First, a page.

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14 May 2019 | Story Thabo Kessah | Photo Tsepo Moeketsi
Prof Ashafa
Prof Ashafa’s research documents plants used by the Basotho in the management of different ailments.

The Phytomedicine and Phytopharmacology Research Programme (PPRP) in the Department of Plant Sciences on the Qwaqwa Campus researches the biological effects of medicinal plants used in the folkloric medicine of the Eastern Free State, particularly to explore the values and contribution of indigenous knowledge systems (IKS) towards broader scientific research. This is according to the programme’s principal investigator and researcher, NRF C2-rated researcher, Professor Anofi Ashafa. 

 “Our research is mainly aimed at documenting plants used by the Basotho in the management of different ailments and to further discover, isolate, and purify active phytoconstituents that are responsible for disease curation or amelioration, thereby assisting in the global promotion of accessible and affordable medication in developing countries,” said Prof Ashafa. 

Since 2012, the PPRP has worked extensively on Basotho medicinal plants (BMP) used as antimicrobials, antioxidants, antidiabetics, antitubercular, anticancer, anthelmintic, and antidiarrheal agents, starting from biological activities up to the  evaluation of the toxicity of these plants for the kidney, liver, and heart functions in order to establish safe dosage parameters. These activities have led to the discovery of four potent antidiabetic biomolecules that are awaiting the processes of patency and commercialisation. Additional outputs include 104 published peer-reviewed articles , 7 postdoctoral fellows, 6 PhDs, 9 master’s, and 16 honours graduates.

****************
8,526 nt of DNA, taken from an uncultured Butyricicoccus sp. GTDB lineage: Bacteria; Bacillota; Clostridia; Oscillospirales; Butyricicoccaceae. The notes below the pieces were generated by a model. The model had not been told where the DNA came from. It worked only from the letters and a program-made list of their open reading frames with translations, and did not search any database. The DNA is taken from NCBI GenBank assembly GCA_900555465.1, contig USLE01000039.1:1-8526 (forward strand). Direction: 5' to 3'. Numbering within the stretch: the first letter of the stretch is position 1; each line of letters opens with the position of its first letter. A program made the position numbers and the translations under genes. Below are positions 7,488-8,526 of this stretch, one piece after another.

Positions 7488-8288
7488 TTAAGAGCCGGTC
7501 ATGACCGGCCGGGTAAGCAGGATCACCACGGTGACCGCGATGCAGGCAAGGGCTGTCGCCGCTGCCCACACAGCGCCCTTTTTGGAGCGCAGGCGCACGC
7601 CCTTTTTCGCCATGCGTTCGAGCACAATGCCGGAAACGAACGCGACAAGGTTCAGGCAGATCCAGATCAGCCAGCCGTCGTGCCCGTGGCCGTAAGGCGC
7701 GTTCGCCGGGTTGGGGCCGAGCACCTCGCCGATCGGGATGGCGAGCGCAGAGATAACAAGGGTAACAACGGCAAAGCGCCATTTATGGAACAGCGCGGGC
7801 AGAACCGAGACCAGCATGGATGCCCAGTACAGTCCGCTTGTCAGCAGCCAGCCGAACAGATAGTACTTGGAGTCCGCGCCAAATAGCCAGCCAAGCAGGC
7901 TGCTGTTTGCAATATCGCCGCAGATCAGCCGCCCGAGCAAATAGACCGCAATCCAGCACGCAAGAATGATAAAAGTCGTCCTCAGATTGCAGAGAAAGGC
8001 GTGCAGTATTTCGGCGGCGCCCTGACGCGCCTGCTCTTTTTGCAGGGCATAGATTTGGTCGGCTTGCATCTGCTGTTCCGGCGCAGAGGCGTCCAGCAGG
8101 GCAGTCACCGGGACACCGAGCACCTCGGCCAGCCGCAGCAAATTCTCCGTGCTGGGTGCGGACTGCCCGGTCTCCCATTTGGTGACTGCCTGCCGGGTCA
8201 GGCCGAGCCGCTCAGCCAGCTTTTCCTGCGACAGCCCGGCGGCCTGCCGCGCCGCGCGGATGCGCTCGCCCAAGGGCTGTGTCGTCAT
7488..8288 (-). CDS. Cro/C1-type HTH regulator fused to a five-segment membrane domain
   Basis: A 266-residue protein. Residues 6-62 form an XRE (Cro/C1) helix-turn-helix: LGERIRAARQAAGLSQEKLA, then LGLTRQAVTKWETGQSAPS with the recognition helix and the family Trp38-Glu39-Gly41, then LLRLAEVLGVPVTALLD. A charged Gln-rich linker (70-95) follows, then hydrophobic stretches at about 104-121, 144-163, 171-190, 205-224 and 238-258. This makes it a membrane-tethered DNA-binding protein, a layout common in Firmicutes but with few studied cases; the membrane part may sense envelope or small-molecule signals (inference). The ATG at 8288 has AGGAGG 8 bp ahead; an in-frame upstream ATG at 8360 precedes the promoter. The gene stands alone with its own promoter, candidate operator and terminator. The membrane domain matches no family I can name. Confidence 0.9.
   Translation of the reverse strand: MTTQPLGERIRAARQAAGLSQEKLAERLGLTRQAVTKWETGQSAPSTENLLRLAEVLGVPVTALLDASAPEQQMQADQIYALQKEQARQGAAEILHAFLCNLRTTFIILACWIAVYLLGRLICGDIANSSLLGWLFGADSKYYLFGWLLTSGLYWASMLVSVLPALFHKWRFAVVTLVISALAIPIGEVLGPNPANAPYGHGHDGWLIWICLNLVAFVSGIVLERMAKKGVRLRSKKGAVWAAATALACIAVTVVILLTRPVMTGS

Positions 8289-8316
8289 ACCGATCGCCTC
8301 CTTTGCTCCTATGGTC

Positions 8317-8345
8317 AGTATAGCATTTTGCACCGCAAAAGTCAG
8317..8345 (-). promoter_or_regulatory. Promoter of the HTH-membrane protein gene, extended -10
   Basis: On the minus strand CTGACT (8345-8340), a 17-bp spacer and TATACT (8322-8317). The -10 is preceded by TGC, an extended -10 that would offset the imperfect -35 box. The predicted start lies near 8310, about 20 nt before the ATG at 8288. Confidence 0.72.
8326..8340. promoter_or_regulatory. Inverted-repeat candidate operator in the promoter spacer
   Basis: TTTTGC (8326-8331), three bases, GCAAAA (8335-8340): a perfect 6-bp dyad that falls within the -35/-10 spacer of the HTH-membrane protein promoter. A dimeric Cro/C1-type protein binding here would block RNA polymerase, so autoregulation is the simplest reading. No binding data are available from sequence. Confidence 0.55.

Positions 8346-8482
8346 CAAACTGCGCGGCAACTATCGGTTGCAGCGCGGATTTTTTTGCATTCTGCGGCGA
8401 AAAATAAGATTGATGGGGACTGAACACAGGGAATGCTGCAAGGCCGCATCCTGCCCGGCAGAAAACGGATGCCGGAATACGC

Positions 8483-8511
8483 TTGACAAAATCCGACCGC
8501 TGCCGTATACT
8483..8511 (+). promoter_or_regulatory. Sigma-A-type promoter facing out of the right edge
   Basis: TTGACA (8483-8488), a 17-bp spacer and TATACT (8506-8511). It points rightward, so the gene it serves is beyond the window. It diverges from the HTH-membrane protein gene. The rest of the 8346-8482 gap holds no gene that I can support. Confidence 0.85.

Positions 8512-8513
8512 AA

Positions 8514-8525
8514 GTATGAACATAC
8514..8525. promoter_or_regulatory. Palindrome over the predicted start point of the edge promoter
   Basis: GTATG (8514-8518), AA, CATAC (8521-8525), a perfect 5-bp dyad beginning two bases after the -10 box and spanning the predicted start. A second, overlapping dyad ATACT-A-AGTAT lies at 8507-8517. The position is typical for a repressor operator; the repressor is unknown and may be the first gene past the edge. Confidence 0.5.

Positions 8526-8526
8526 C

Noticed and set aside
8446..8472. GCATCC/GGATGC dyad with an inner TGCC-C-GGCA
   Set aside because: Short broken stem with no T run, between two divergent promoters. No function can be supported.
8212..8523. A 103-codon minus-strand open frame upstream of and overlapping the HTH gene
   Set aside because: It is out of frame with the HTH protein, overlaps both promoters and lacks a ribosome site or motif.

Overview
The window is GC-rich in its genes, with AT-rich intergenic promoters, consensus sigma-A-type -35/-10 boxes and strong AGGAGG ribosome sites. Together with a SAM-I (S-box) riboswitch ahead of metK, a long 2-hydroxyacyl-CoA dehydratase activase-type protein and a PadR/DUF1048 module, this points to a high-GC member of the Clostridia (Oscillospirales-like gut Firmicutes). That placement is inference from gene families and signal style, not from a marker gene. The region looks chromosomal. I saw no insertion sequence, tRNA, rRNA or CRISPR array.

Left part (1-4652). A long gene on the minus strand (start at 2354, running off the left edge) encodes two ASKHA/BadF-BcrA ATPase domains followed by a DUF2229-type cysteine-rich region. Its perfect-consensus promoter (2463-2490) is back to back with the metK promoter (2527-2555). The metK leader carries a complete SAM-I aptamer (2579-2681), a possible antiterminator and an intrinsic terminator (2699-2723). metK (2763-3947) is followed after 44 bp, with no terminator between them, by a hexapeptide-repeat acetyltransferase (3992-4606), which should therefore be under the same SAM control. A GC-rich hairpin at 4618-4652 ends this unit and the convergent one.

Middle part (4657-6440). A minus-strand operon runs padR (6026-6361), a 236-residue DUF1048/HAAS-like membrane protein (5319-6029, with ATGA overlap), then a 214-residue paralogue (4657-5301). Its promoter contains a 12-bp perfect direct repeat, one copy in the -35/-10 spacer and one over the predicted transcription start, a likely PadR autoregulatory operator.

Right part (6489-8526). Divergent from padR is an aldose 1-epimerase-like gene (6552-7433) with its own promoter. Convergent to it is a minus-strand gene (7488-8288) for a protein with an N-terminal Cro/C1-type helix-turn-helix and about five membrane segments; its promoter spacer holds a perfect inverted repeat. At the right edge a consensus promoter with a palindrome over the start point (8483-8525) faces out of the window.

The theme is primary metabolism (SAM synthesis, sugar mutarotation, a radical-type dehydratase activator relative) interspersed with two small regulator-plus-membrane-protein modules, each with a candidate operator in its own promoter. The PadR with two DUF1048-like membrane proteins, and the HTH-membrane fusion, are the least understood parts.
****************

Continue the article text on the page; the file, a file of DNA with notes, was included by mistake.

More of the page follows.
“Our research informs teaching and the development of expertise in ethnobotany, 
phytomedicine, and phytopharmacology in order to contribute to the National Development Plan (NDP) through human capacity development, skills, and knowledge transfer.

The group is also investigating some medicinal plants on the endangered red list of the South African National Biodiversity Institute (SANBI), through micropropagation and field trials as well as proposing conservation strategies to preserve these valuable species.

The PPRP consists of postdoctoral fellows, PhD, master’s, and honours students and research is done in collaboration with several local and international universities as well as the Agricultural Research Council of South Africa. 


News Archive

Complicity, tragedy and shameful prejudice displayed in exhibition
2013-06-06

 

The history of the persecution of homosexuals during the Nazi era on display.
Photo: Johan Roux
06 June 2013


The exhibition In Whom Can I Still Trust? portrays the history of the persecution of homosexuals during the Nazi era. It cuts even closer to home, as it also explores the protection of sexual minorities in South Africa as well.

Richard Freedman, Director of the South African Holocaust & Genocide Foundation, was the guest speaker during the opening.

The exhibition is brought to South Africa thanks to the efforts of the South African Holocaust & Genocide Foundation. The foundation redesigned and developed the exhibition specifically for South Africa. Originally under the curatorship of Dr Klaus Mueller from Berlin, on behalf of IHLIA (Homosexual and Lesbian Archive, Amsterdam), the exhibition highlights the largely-untold history of the persecution of homosexuals in Nazi Germany. Archive photographs, personal testimonies and video clips relate the historical narrative to the prejudices still facing homosexuals today.

Through additional panels, the exhibition aims to focus attention on the protection of sexual minorities in South Africa. The It Gets Better South Africa Project – a collection of videos that discourages homophobic bullying – forms an important part of the exhibition. The interviewees range from struggle hero Ahmed Kathrada and Nobel Peace Laureate Archbishop Emeritus Desmond Tutu to TV personality Joanne Strauss.

In Whom Can I Still Trust? is hosted by the Institute for Reconciliation and Social Justice at the UFS in partnership with the South African Holocaust & Genocide Foundation, the Open Society Foundation for South Africa, the Johannes Stegmann Art Gallery and Student Affairs.

Exhibition runs: 6 –14 June 2013
Place: Thakaneng Bridge

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